Air Transport World

American Airlines still interested in air freight.

American Airlines still interested in air freight

The final flight of the last of its six Boeing 747 freighters on Dec. 16, 1984, was "not the end' of its 60-year involvement with air cargo, says American Airlines, "but a beginning' toward meshing the air freight portion of its business more profitably into the kind of airline it has become since deregulation.

Even though the sale of its 747Fs to United Parcel Service left American without freighters for the first time since 1944--when it became the first U.S. airline to operate scheduled domestic air cargo service--"American Airlines is not getting out of the freight business,' VP-freight marketing Martin F. Brueckner told ATW.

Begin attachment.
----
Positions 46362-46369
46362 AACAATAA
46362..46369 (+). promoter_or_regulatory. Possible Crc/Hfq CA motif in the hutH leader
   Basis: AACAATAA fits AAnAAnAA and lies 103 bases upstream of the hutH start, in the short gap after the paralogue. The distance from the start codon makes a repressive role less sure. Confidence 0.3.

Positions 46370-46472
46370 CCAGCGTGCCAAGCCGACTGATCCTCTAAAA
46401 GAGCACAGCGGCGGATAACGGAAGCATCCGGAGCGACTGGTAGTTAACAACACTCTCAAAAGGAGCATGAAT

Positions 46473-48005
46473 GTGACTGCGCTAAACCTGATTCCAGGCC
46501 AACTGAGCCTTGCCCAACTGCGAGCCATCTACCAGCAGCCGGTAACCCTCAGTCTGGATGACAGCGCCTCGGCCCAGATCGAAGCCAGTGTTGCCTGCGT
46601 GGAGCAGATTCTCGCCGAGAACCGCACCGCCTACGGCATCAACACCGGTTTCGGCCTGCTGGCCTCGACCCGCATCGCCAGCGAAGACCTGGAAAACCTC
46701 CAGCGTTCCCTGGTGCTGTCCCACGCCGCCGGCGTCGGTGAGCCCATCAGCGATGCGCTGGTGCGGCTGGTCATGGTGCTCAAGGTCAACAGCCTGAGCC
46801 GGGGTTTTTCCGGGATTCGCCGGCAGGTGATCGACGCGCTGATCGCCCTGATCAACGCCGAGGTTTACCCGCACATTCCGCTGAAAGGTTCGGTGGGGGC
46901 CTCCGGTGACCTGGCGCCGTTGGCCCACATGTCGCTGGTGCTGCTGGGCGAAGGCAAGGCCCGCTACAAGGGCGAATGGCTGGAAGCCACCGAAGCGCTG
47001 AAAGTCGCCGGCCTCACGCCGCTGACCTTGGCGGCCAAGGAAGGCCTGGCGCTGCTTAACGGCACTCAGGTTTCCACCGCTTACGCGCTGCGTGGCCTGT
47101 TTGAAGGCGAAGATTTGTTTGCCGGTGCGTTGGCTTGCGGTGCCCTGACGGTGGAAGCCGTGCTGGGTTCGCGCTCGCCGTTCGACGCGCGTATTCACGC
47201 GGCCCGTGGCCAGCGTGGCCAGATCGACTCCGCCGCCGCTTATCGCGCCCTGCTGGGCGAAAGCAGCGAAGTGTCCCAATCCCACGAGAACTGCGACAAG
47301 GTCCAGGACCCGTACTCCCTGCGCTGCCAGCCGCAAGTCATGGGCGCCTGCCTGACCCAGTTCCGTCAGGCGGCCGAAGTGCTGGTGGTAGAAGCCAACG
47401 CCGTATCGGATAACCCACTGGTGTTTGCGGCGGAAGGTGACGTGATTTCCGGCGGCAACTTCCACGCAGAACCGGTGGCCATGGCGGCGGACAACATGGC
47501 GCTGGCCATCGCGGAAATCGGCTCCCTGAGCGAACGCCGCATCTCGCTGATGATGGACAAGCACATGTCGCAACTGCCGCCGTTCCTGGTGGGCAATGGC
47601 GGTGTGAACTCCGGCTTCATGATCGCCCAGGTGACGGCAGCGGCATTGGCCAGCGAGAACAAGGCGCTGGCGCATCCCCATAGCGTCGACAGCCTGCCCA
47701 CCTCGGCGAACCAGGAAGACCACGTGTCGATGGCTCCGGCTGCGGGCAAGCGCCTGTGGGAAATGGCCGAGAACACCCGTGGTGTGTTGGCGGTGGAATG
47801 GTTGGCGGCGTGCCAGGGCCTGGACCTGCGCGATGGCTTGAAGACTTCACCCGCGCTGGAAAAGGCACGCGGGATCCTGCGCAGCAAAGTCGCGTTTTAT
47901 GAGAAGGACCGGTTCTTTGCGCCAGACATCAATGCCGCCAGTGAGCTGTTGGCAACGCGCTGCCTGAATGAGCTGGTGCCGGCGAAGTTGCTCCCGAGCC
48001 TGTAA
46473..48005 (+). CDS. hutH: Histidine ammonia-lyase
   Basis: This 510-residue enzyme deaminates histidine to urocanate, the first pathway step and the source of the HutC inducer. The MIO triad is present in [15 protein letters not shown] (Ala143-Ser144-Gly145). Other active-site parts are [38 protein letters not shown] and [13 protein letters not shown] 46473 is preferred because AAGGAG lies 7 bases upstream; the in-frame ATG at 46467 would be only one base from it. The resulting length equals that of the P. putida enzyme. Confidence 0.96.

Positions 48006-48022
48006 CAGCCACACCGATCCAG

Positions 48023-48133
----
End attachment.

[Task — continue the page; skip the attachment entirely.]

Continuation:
Rather, it is recognizing the reality that it is no longer a long-haul airline, and that the hub-and-spoke system it has created over the past five years "is singularly unsuitable for 747s.' Reorganization of its freight services was completed Jan. 1, and its marketeers are now trying to get across the message that American is "committed to serving the smaller shipper and meeting his needs with our extensive belly capacity' in McDonnell Douglas DC-10s and MD-80s and Boeing 767s.

Says Brueckner, "The perception among shippers is that passenger carriers don't care about freight. We're out to change that perception' with products like sameday delivery and door-to-door service.

Cargo beginning

But the disappearance of freighters from its fleet was not without trauma for an airline that traces its very origins to air cargo--specifically, to the flight from Chicago to St. Louis on April 15, 1926, of a de Havilland DH-4 carrying a sack of mail. The pilot of that historic flight was Charles A. …

Log in to your account to read this article – and millions more.